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Economic and dam related articles

Flexible Dam Spill Agreement
Aims to Aid Salmon, Hydropower

by News Sources
KTVZ, December 18, 2018

Gulls in search of easy eating circle the turbulent water below Little Goose Dam on the Snake River as water runs over the spillway during a spring runoff. PORTLAND, Ore. - Federal, state and tribal partners have come together to develop an agreement on a key component of operating federal dams in the Columbia River Basin, the Bonneville Power Administration reported Tuesday.

Parties to the agreement have aligned on a flexible spring spill operation, premised on achieving improved salmon survival while also managing costs in hydropower generation, the agency said.

Key supporters of the agreement are jointly issuing this statement: "Collaboration is key to this new approach to Columbia River system management. Working together, the region's states, tribes, and federal agencies have developed an approach that demonstrates environmental stewardship and affordable sustainable energy are not mutually exclusive."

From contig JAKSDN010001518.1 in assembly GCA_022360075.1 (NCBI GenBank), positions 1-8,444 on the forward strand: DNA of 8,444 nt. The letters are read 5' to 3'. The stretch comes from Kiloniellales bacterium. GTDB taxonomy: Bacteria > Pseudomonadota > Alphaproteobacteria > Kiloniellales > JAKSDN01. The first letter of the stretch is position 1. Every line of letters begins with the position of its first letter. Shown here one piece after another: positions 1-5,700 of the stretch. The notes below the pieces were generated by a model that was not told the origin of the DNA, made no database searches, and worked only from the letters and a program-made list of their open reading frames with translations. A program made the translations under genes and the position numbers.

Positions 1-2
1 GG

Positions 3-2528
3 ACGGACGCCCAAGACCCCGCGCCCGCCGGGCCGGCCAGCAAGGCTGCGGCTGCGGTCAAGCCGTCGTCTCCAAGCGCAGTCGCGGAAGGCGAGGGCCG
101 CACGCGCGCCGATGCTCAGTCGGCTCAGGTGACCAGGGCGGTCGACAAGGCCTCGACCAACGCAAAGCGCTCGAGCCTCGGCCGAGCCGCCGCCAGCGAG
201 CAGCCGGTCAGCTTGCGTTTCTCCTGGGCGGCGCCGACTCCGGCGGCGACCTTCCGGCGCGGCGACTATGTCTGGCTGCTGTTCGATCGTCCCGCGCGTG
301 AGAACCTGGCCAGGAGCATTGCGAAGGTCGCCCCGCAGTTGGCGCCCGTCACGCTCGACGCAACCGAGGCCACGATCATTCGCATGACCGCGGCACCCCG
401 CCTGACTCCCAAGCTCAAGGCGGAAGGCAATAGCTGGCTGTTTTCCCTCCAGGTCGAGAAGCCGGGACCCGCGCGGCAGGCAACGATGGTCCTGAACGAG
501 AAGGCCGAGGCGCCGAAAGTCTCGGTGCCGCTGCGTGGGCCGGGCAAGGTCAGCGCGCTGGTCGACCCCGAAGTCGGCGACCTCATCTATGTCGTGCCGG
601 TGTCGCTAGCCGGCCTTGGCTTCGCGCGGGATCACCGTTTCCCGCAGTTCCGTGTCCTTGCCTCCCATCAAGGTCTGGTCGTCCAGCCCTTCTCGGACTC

The agreement parties are the states of Oregon and Washington, the Nez Perce Tribe, the BPA, U.S. Army Corps of Engineers and the Bureau of Reclamation. In addition, the states of Idaho and Montana reviewed the agreement and said they are supportive of the flexible operation.

The agreement covers up to three years of fish passage spill operations at eight lower Columbia and Snake River dams. During this time, the agreement avoids litigation while the co-lead agencies complete the Columbia River System Operations Environmental Impact Statement Records of Decision.

The agreement calls for flexible spill operations that meet three objectives: provide additional fish benefits by increasing spill; manage power system costs and preserve hydro system flexibility; and retain operational feasibility.

Specifically, these operations involve increased spill during certain times of the day for fish migration and lesser amounts for the hours when hydropower production is needed most.

The parties have agreed to engage in a transparent and collaborative manner to implement this agreement.

"This agreement is an important step forward for the parties and the region," the BPA said. "Rather than focusing on our differences, we are working together on our shared objectives of improving salmon passage and providing affordable hydropower for the region's electricity consumers."

Related Pages:
Northwest Dams to Spill More Water to Help Salmon & Orca by Karina Brown, Courthouse News, 12/18/18
Changes to Dams on Columbia, Snake Rivers to Benefit Salmon, Hydropower and Orcas Lynda Mapes & Hal Bernton, Seattle Times, 12/18/18

News Sources
Flexible Dam Spill Agreement Aims to Aid Salmon, Hydropower
KTVZ, December 18, 2018

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